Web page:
Letters to the Editor

Letters to the editor: Sept. 8

A new arena can't do any better than Rupp has done

Here we go again, Mitch Barnhart telling University of Kentucky fans how his job is to protect UK basketball. I think the record of Kentucky basketball was protected before he arrived on the job.

Now we must have a new arena to be the flagship of college basketball? He must have been out of town when the Kentucky pros played the Dominican team at outdated Rupp Arena.

Maybe he needs to be more concerned about improvement of the greatest basketball arena, even if it doesn't have suites.

Most fans of Kentucky come to see basketball games. Concerns should be to improve the seating and keep costs down for fans.

How could he make a statement that a historic building like Rupp does not impress recruits and a new arena would be a more effective recruiting tool? The newspapers, TV and radio stated that Kentucky had the No. 1 incoming freshman class.

Is the new arena for our fans or incoming players? Like Barnhart stated, generally players have a three- or four-year window. They don't look much past that.

It would be nice to see some players stay past one year, maybe four years. But we can't have them staying four years as Coach John Calipari stated that being around four years means playing NIT, not NCAA, tournaments.

Dave Wilhoit

Frankfort


Buffett to the rescue

Warren Buffett proposes he pay more taxes. Hey, Buffett, why not just omit the middle man?

Simply get the names and address of every freeloader in this country, legal and illegal, and send each one a monthly check.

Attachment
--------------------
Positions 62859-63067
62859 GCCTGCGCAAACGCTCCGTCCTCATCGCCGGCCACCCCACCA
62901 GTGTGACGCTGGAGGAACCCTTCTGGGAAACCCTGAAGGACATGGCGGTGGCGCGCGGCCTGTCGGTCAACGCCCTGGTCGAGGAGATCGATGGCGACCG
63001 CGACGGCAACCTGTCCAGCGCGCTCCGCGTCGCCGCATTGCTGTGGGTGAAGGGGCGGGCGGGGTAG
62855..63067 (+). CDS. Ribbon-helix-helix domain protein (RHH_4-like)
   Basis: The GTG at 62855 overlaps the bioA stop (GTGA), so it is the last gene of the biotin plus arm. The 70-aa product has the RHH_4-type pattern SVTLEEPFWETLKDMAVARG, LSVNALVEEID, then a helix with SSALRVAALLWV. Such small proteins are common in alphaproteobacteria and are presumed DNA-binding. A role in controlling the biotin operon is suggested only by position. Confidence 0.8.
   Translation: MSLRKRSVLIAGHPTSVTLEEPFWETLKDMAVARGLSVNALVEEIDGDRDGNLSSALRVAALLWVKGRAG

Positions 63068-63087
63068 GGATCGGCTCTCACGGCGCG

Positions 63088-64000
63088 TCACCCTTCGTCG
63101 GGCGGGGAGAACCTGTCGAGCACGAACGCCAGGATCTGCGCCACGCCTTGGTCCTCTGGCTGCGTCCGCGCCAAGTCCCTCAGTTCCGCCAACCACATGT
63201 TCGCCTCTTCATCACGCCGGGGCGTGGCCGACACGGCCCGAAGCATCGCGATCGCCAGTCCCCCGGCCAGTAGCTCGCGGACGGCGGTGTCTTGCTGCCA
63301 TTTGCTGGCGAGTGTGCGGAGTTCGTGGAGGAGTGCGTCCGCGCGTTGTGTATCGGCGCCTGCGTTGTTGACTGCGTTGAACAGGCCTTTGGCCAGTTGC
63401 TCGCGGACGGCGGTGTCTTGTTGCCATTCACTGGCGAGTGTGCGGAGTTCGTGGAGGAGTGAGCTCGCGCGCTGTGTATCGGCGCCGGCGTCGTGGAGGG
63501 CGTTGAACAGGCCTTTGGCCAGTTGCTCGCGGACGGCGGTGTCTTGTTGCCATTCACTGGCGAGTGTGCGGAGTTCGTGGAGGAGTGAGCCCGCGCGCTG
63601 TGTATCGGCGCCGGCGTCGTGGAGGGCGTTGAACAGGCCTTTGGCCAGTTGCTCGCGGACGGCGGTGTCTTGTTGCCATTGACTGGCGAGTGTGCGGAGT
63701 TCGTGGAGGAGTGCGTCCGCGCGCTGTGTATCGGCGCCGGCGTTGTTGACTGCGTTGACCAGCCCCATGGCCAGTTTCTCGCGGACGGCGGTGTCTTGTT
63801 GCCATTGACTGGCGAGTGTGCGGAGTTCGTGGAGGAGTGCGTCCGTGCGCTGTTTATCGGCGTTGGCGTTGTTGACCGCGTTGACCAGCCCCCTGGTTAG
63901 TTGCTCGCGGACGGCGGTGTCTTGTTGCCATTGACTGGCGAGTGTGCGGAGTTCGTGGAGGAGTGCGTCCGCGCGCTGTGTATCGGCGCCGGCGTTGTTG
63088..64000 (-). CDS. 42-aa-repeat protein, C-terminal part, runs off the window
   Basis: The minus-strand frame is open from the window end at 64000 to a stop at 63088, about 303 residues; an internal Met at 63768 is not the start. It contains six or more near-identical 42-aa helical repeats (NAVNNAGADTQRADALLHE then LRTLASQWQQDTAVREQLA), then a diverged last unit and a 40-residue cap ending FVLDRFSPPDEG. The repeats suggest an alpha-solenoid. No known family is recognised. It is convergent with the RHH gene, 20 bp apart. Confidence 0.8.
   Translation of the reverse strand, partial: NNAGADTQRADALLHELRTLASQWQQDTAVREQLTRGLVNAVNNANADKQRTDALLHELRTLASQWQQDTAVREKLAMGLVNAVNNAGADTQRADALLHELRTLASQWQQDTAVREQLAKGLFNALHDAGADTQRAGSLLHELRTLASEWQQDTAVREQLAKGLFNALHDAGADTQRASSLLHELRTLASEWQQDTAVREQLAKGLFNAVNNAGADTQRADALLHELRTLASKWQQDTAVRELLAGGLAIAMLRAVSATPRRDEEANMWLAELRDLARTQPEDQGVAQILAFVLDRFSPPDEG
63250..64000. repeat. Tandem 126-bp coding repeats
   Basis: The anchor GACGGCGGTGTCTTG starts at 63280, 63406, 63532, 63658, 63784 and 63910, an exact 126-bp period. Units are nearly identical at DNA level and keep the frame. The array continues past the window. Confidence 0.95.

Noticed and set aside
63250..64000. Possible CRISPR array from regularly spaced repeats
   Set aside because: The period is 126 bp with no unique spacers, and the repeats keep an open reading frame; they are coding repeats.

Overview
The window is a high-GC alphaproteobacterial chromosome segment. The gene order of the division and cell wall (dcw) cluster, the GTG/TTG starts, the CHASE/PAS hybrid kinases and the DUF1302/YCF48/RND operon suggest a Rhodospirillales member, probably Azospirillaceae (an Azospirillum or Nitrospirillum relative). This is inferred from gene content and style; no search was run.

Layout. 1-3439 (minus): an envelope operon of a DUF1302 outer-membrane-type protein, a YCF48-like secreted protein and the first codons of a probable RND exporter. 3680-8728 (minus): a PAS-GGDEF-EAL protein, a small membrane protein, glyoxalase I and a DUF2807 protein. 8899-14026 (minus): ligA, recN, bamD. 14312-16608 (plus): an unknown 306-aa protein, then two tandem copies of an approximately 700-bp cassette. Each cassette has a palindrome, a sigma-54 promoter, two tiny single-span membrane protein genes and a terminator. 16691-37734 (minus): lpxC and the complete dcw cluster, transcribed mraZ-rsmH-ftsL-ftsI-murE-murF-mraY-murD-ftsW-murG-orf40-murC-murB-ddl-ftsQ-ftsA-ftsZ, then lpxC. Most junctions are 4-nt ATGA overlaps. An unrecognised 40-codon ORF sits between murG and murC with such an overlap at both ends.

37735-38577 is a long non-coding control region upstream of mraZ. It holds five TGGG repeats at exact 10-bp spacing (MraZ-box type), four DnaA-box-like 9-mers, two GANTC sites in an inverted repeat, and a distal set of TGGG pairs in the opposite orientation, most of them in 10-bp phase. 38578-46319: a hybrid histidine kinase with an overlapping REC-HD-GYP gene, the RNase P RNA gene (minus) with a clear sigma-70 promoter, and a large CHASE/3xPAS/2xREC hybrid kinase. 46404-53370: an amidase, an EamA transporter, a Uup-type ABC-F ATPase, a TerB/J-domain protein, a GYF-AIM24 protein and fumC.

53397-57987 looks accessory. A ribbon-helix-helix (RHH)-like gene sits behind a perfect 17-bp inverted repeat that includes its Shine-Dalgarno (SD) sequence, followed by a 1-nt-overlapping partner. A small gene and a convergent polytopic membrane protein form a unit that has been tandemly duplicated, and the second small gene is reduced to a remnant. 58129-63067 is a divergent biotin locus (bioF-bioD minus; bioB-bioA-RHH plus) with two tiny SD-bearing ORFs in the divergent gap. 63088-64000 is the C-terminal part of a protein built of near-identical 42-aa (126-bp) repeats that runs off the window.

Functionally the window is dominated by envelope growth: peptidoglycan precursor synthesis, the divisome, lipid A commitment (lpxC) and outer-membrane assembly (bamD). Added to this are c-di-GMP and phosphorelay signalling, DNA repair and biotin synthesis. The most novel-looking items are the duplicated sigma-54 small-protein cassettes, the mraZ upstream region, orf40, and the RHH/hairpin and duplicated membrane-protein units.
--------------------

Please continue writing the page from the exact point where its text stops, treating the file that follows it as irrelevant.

Susan Washburn

Grayson


We have a right to pray

I was so angry when I read an article in the Herald-Leader about an atheist group in Wisconsin stopping prayer before a football game in Bell County.

These groups are trying to take rights away from us Christians. When is enough? They forget they are stepping on our rights.

Nobody will tell me when or where I can pray to my lord and savior Jesus Christ. I stand up for the one who changed my life. I owe my savior Jesus Christ everything.

All people who hate God in our country and try to take him out of everything should leave America and move to a godless country. They would fit right in. Taking God out of everything is destroying America.

I'm asking everyone to join with me in praying for every atheist and the ACLU for God to give them a Saul (Paul) experience. Read about it in the Holy Bible, book of Acts, chapter 9.

Nancy Ulery

Mount Sterling


Enough, already

Really? Fayette County School District wants a tax increase. From what service, if any, does Fayette County Schools not receive taxes?

Let me see, we pay school taxes on Insight, Columbia Gas, Kentucky Utilities and Kentucky American water, which have increased charges. There are school taxes on business income and payroll income, on our cars and trucks and on our homes.

If they can't make it with all the above income they need a new person in charge of budgeting.

Before buying 25 new school buses, why not work out riding Lextran buses to school with monitors? We could save money and help keep Lextran out of the red.

I rode city buses to and from school for six years. The governments are breaking our backs.

People in charge of our money need bookkeeping and budgeting experience. Please.